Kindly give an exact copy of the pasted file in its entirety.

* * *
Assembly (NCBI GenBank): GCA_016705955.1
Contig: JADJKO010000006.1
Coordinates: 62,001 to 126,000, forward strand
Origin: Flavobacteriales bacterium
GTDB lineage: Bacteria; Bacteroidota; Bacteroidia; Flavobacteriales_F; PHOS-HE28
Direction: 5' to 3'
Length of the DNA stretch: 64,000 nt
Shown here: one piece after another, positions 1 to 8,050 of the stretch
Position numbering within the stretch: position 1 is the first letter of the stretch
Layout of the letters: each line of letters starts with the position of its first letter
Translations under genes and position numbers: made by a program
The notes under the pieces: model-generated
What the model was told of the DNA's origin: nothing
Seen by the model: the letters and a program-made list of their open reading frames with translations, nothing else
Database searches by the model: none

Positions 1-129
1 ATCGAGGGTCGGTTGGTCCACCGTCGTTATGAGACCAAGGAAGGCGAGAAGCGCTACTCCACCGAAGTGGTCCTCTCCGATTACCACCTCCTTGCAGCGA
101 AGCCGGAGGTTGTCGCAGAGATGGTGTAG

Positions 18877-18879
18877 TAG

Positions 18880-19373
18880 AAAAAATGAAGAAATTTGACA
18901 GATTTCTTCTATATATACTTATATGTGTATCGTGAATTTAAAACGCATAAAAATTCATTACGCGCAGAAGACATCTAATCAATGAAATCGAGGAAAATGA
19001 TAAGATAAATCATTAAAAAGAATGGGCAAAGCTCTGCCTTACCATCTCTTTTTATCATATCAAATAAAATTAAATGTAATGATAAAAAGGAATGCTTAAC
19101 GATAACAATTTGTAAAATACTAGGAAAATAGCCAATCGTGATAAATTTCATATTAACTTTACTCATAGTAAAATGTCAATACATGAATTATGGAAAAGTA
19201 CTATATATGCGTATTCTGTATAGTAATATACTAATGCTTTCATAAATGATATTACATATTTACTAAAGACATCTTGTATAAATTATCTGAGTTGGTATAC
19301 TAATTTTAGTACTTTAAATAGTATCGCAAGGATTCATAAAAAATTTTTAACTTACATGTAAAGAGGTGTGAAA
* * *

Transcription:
Assembly (NCBI GenBank): GCA_016705955.1
Contig: JADJKO010000006.1
Coordinates: 62,001 to 126,000, forward strand
Origin: Flavobacteriales bacterium
GTDB lineage: Bacteria; Bacteroidota; Bacteroidia; Flavobacteriales_F; PHOS-HE28
Direction: 5' to 3'
Length of the DNA stretch: 64,000 nt
Shown here: one piece after another, positions 1 to 8,050 of the stretch
Position numbering within the stretch: position 1 is the first letter of the stretch
Layout of the letters: each line of letters starts with the position of its first letter
Translations under genes and position numbers: made by a program
The notes under the pieces: model-generated
What the model was told of the DNA's origin: nothing
Seen by the model: the letters and a program-made list of their open reading frames with translations, nothing else
Database searches by the model: none

Positions 1-129
1 ATCGAGGGTCGGTTGGTCCACCGTCGTTATGAGACCAAGGAAGGCGAGAAGCGCTACTCCACCGAAGTGGTCCTCTCCGATTACCACCTCCTTGCAGCGA
101 AGCCGGAGGTTGTCGCAGAGATGGTGTAG

Positions 18877-18879
18877 TAG

Positions 18880-19373
18880 AAAAAATGAAGAAATTTGACA
18901 GATTTCTTCTATATATACTTATATGTGTATCGTGAATTTAAAACGCATAAAAATTCATTACGCGCAGAAGACATCTAATCAATGAAATCGAGGAAAATGA
19001 TAAGATAAATCATTAAAAAGAATGGGCAAAGCTCTGCCTTACCATCTCTTTTTATCATATCAAATAAAATTAAATGTAATGATAAAAAGGAATGCTTAAC
19101 GATAACAATTTGTAAAATACTAGGAAAATAGCCAATCGTGATAAATTTCATATTAACTTTACTCATAGTAAAATGTCAATACATGAATTATGGAAAAGTA
19201 CTATATATGCGTATTCTGTATAGTAATATACTAATGCTTTCATAAATGATATTACATATTTACTAAAGACATCTTGTATAAATTATCTGAGTTGGTATAC
19301 TAATTTTAGTACTTTAAATAGTATCGCAAGGATTCATAAAAAATTTTTAACTTACATGTAAAGAGGTGTGAAA